The Chemistry of Acrylics

Acrylic paint is my favorite media to work with. It dries quickly which makes it easy to layer and cleans up effortlessly with soap and water. The paint is not as diluted as watercolor, but can be manipulated to produce a sheer look. The colors available are unlimited and can be mixed to create unique hues. My favorite acrylic paints are Liquitex professional acrylics. I also use Liquitex Basics which are still great paints at a reasonable price. The nice part about their paints is that they are formulated to be inter-mixable which removes any worry about compatibility. There are also many types of mediums available to change the texture and transparency of the acrylic paint.

http://www.liquitex.com/us/shop/home/
Photo credit

Understanding how the type of media we are using works allows us to manipulate what products we are using to achieve a desired result. Acrylic paint is water soluble which means that it can be diluted easily with water or used with other water soluble mediums. Since oil and water don’t mix, it is important to use media that is compatible. Mixing chemicals can not only be dangerous, but also affect the way the paint behaves when it is used. Only hydrophilic materials will dissolve in water. Water is a polar molecule with the Hydrogen ends slightly positive and the negative ends slightly negative. Non-polar molecules have a neutral charge and have neither a positive or a negative end. These non-polar molecules are hydrophobic and get repelled by water.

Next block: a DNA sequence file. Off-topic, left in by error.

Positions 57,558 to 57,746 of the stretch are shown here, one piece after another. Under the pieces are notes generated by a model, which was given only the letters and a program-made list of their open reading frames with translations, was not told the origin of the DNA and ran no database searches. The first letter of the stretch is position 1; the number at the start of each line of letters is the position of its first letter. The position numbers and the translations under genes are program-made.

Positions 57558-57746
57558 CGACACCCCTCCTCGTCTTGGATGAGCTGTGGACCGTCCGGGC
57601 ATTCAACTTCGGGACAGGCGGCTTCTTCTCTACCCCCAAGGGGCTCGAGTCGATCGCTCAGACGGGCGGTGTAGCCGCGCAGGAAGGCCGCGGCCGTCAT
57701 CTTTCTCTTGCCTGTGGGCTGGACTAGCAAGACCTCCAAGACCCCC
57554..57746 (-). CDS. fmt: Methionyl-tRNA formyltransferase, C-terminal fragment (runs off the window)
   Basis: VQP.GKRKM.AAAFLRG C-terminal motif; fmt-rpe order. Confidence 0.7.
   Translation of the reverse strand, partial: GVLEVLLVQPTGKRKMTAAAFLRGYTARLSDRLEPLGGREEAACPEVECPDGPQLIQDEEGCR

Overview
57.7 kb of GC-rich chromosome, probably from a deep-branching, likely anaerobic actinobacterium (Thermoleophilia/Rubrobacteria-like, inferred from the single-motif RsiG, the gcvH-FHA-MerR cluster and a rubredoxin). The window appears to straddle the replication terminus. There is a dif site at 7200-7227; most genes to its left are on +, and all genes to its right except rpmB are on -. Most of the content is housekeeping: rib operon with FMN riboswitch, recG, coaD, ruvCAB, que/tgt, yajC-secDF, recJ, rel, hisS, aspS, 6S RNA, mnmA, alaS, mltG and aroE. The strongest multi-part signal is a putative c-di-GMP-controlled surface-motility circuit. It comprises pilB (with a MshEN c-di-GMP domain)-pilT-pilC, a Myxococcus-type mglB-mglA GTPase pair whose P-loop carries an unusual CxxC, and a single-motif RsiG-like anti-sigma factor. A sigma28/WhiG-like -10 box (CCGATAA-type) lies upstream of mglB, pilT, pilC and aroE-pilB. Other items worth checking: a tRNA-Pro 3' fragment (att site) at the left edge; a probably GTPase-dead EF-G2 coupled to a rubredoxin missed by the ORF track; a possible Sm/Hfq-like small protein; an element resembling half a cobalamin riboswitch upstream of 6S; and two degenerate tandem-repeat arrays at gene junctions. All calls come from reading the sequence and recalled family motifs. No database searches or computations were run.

Knowing how to use mediums will produce more flexibility in how the paint can be used. Since acrylic paint dries so quickly, it can become frustrating to work with if you need it to dry more slowly. The amount of time the paint stays wet and workable is referred to as open time. Gel mediums will increase the open time, add body, and extend the volume of the paint.

http://www.minwax.com/wood-products/clear-protective-finishes/interior/minwax-polycrylic-protective-finish
Photo credit

Fluid mediums reduce the viscosity of the paint making it thinner and increases the flow of the paint. They can be used to dilute the paint instead of using water and will ensure the paint does not crack when it dries. Over diluting with water could break down the viscosity of the paint too much for the desired result.

The surface you choose to paint is just as important as the paints you choose to work with. I prefer to work on stretched canvas that has been coated with a layer of Gesso. This is a very inexpensive surface primer that works best on porous surfaces such as canvas, wood, and paper. The stretched canvas available in common craft stores are ready to use and already have a coating of Gesso on them. If you plan to make your own canvas, I would suggest at least two coats of Gesso to prepare it. Once the painting is complete I suggest using a water based polymer protective finish such as Minwax Polycrylic which can be purchased at a local hardware store. Given this basic understanding of acrylic paints, it is now time to create; Happy painting!

Please share your thoughts in the comment section below.

Advertisements

One thought on “The Chemistry of Acrylics

Leave a Reply

Fill in your details below or click an icon to log in:

WordPress.com Logo

You are commenting using your WordPress.com account. Log Out / Change )

Twitter picture

You are commenting using your Twitter account. Log Out / Change )

Facebook photo

You are commenting using your Facebook account. Log Out / Change )

Google+ photo

You are commenting using your Google+ account. Log Out / Change )

Connecting to %s